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Nat Commun ; 11(1): 5493, 2020 10 30.
Artigo em Inglês | MEDLINE | ID: mdl-33127906

RESUMO

The relationship between SARS-CoV-2 viral load and risk of disease progression remains largely undefined in coronavirus disease 2019 (COVID-19). Here, we quantify SARS-CoV-2 viral load from participants with a diverse range of COVID-19 disease severity, including those requiring hospitalization, outpatients with mild disease, and individuals with resolved infection. We detected SARS-CoV-2 plasma RNA in 27% of hospitalized participants, and 13% of outpatients diagnosed with COVID-19. Amongst the participants hospitalized with COVID-19, we report that a higher prevalence of detectable SARS-CoV-2 plasma viral load is associated with worse respiratory disease severity, lower absolute lymphocyte counts, and increased markers of inflammation, including C-reactive protein and IL-6. SARS-CoV-2 viral loads, especially plasma viremia, are associated with increased risk of mortality. Our data show that SARS-CoV-2 viral loads may aid in the risk stratification of patients with COVID-19, and therefore its role in disease pathogenesis should be further explored.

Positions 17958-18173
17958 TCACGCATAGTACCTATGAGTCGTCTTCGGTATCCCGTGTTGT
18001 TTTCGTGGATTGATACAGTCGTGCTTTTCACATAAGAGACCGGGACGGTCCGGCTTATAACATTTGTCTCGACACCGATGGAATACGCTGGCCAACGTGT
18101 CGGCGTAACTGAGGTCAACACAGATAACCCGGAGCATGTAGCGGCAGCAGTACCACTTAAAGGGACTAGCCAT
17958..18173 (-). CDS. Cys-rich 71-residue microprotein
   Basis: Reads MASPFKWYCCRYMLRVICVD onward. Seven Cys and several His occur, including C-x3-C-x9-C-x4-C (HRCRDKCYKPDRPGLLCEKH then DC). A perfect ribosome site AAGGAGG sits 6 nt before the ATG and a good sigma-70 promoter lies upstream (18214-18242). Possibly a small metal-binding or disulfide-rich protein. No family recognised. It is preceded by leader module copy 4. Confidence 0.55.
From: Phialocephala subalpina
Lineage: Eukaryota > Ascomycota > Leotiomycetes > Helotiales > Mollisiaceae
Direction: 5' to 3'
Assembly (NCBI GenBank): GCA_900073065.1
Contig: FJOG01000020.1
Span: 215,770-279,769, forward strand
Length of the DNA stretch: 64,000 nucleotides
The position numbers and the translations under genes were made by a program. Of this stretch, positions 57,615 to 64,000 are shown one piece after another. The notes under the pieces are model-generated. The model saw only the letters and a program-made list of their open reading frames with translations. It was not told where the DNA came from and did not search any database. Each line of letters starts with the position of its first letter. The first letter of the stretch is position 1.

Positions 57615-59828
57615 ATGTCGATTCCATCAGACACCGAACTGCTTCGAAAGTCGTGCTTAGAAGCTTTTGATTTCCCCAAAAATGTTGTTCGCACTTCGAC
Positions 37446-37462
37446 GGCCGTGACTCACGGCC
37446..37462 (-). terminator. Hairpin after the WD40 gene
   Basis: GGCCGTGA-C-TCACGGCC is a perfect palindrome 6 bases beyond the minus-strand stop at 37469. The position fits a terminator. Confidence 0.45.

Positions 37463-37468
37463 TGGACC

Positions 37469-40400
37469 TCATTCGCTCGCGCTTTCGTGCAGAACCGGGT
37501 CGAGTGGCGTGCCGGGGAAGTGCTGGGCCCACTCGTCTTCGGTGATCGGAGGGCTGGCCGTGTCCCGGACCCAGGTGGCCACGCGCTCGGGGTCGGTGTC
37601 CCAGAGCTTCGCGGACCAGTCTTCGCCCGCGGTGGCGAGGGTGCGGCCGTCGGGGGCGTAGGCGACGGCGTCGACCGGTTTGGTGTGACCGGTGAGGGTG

Assuntos
Betacoronavirus/isolamento & purificação , Infecções por Coronavirus/virologia , Pneumonia Viral/virologia , Adulto , Idoso , Anticorpos Antivirais/sangue , Betacoronavirus/genética , Betacoronavirus/crescimento & desenvolvimento , Biomarcadores/sangue , Proteína C-Reativa , Infecções por Coronavirus/sangue , Infecções por Coronavirus/mortalidade , Infecções por Coronavirus/patologia , Feminino , Hospitalização , Humanos , Inflamação/sangue , Inflamação/virologia , Interleucina-6/sangue , Estudos Longitudinais , Massachusetts/epidemiologia , Pessoa de Meia-Idade , Pandemias , Pneumonia Viral/sangue , Pneumonia Viral/mortalidade , Pneumonia Viral/patologia , RNA Viral/sangue , Índice de Gravidade de Doença , Carga Viral , Viremia/sangue , Viremia/virologia